Monday, February 02, 2004

Unicorns, magical gnomes, and sound fiscal policy derived from the Laffer curve

For those of you who don’t know, the Laffer curve is a graph showing total revenue collected by the state vs. the tax rate. The basic idea is that at a 0% tax rate, the country receives $0 revenue and at a 100% tax rate the country also gets $0 revenue. The state can only get money by setting the tax rate in between (duh) and it also implies that higher tax rates are inefficient in that a 1% tax rate increase could yield less than a 1% increase in revenue.

The standard Republican canard since the Reagan years has been to point at the graph, way your hands in the air, pronounce us to be on the far (inefficient) end of the Laffer curve, and prescribe a decrease in tax rates. Now, there’s an interesting thing about the Laffer curve. Go ahead, Google it. Don’t all the pictures show a wonderfully curvy little curvy curve, curving from the 0 to the 100. So smooth! (and curvy). Why? Because no one knows what it really looks like. For all we know the curve could go up and up till 95% and then plummet.

One of the popular Republican beliefs (which I’m not implying they all share) is that 1. Reagan’s tax cuts showed that we were on the inefficient end of the Laffer curve in the 80’s and 2. We are on still on the inefficient end of the Laffer curve and 3. The Laffer curve is a useful device for predicting tax revenue.

First, even the wall street journal’s Bruce Bartlett (relentless, remorseless pusher of supply side economics, the Laffer curve and such) will admit that Reagan’s tax cuts didn’t increase revenues at all. In fact, even Bartlett’s rosy scenario only had the economy increase enough to offset one third of the revenue loss.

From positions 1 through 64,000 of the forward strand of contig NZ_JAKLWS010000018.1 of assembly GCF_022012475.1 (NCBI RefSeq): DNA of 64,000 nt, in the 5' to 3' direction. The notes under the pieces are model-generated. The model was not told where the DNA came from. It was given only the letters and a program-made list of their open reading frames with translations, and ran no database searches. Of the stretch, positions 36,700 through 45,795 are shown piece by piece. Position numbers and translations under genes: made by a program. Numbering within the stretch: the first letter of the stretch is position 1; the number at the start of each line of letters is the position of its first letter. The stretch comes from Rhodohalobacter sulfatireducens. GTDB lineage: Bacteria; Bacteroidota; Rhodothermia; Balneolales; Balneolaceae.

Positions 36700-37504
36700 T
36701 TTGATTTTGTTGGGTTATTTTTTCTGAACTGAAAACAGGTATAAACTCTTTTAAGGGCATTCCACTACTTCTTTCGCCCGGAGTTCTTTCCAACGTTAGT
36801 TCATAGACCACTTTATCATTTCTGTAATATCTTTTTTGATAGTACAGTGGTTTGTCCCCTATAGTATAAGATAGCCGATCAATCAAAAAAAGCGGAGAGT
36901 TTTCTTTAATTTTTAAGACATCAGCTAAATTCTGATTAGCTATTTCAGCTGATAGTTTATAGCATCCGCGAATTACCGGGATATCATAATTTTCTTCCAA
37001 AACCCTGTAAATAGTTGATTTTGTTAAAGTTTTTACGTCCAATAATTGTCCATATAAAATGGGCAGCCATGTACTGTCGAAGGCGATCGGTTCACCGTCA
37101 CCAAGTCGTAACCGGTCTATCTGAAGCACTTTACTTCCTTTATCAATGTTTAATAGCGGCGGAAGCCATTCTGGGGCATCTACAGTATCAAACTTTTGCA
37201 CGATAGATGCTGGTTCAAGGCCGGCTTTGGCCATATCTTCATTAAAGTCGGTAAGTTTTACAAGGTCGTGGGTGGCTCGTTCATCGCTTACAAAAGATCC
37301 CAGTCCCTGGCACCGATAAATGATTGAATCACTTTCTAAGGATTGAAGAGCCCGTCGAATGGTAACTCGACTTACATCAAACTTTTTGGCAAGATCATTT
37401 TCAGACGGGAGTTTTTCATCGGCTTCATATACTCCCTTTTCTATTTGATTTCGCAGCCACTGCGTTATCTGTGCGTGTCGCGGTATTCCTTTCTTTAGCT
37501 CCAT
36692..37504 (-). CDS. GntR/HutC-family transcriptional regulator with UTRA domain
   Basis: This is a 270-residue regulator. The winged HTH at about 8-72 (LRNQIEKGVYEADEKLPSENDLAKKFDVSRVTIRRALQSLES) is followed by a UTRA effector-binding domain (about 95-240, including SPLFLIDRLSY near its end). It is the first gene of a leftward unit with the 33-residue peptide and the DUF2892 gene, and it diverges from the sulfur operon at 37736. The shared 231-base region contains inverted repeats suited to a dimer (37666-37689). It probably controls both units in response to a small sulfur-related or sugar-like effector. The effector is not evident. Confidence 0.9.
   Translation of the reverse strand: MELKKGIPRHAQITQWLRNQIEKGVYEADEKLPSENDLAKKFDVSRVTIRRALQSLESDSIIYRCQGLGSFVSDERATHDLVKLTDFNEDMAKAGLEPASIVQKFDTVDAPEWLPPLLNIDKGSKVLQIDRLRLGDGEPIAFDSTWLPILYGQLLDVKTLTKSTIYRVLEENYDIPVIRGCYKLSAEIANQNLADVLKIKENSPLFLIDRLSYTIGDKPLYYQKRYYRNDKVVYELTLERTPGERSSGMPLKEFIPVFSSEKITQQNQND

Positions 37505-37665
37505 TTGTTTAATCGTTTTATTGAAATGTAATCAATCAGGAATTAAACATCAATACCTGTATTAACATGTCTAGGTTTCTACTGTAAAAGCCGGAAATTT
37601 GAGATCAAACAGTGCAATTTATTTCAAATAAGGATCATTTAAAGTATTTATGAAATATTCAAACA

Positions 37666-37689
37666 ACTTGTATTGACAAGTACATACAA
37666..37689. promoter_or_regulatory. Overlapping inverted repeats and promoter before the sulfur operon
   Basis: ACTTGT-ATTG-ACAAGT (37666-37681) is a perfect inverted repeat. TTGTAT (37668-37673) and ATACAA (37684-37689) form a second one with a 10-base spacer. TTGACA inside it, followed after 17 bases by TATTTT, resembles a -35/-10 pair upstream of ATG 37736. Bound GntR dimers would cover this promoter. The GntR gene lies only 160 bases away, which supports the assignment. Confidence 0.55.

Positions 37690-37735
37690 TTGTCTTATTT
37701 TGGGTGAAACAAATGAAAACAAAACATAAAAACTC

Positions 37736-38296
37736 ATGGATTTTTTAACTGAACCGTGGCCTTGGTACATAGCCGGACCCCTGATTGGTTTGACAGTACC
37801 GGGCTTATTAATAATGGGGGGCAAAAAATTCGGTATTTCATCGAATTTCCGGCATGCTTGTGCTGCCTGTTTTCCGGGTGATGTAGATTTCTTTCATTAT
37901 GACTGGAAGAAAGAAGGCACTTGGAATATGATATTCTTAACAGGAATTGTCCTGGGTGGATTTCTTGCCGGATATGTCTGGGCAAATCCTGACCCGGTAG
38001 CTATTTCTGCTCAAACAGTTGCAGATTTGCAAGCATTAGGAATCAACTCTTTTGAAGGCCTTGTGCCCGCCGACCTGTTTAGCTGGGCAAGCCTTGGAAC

Second, to believe that we are still on the inefficient end of the Laffer curve is to ignore that not only are taxes lower than in Reagan’s day but our taxes are lower than almost any other industrialized country.

Lastly, the Laffer curve is just too simple to be of any use. It ignores potential efficiencies that would make our country more competitive. For example, let’s say the US population is spending X dollars on health care and further let’s suppose that other countries experiences show that nationalized healthcare would cost less than X (because of savings on administrative costs). Then, no matter where you are on the Laffer curve, increasing taxes to provide universal healthcare would be the way to go.

Why is this? Because in the case described above, socializing that activity would make the economy more efficient. Don’t believe it? Look at how we socialize national defense and even personal defense (army and police). These are activities for which market forces don’t work (like possibly the incredible insanely inelastic healthcare market).

Now, there are other possible arguments for decreasing taxes that don’t involve the Laffer curve. And if you believe that government should be small (as opposed to “exactly the right size” like I do) there is no reason to stop shrinking taxes just because you’re past some “efficient” point on a fictitious graph. But if someone’s argument rests on the Laffer curve, keep in mind that they have built there house on sand.


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